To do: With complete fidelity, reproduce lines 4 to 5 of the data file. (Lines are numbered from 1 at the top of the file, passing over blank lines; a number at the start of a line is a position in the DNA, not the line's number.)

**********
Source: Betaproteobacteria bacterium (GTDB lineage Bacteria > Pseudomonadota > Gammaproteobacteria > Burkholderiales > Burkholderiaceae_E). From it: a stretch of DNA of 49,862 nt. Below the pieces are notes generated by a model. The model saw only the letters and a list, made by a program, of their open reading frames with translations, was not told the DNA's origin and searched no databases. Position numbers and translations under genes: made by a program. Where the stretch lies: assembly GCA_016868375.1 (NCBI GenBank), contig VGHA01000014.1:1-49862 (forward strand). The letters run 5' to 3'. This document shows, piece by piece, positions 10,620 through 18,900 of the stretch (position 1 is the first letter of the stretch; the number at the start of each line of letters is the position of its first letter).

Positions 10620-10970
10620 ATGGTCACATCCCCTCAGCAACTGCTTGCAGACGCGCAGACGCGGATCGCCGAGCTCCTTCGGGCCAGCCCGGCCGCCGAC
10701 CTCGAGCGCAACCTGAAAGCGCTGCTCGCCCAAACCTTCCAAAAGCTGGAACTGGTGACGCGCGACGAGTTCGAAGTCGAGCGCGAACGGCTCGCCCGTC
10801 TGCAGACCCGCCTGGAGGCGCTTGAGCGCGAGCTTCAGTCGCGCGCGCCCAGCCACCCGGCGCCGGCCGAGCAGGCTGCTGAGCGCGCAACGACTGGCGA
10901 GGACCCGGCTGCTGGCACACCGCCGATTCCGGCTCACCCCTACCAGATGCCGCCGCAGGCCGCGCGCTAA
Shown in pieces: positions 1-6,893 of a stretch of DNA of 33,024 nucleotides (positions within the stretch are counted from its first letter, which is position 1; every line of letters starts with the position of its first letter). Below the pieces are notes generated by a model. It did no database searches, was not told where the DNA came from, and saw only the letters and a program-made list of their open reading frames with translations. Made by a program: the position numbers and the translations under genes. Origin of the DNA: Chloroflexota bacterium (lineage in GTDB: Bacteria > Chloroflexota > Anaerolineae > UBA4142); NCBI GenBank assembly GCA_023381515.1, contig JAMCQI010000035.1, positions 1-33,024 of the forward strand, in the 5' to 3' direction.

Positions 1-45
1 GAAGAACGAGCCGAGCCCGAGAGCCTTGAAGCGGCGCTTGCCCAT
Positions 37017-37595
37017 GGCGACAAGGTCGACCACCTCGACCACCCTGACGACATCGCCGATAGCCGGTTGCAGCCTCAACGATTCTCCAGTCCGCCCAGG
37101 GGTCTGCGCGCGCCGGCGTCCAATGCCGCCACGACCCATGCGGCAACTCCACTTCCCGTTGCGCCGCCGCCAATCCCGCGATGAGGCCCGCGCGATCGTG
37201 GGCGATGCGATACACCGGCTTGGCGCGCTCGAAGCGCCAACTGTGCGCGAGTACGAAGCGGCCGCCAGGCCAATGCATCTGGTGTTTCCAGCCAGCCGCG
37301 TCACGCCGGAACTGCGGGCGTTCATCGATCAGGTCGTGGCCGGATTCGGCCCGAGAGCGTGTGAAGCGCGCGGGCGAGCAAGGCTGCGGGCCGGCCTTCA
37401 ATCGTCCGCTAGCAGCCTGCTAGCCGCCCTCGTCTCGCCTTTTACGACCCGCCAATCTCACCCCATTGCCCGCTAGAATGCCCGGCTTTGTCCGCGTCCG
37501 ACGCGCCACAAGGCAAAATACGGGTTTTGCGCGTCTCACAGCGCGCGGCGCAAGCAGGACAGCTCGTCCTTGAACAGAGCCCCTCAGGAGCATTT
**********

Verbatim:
10701 CTCGAGCGCAACCTGAAAGCGCTGCTCGCCCAAACCTTCCAAAAGCTGGAACTGGTGACGCGCGACGAGTTCGAAGTCGAGCGCGAACGGCTCGCCCGTC
10801 TGCAGACCCGCCTGGAGGCGCTTGAGCGCGAGCTTCAGTCGCGCGCGCCCAGCCACCCGGCGCCGGCCGAGCAGGCTGCTGAGCGCGCAACGACTGGCGA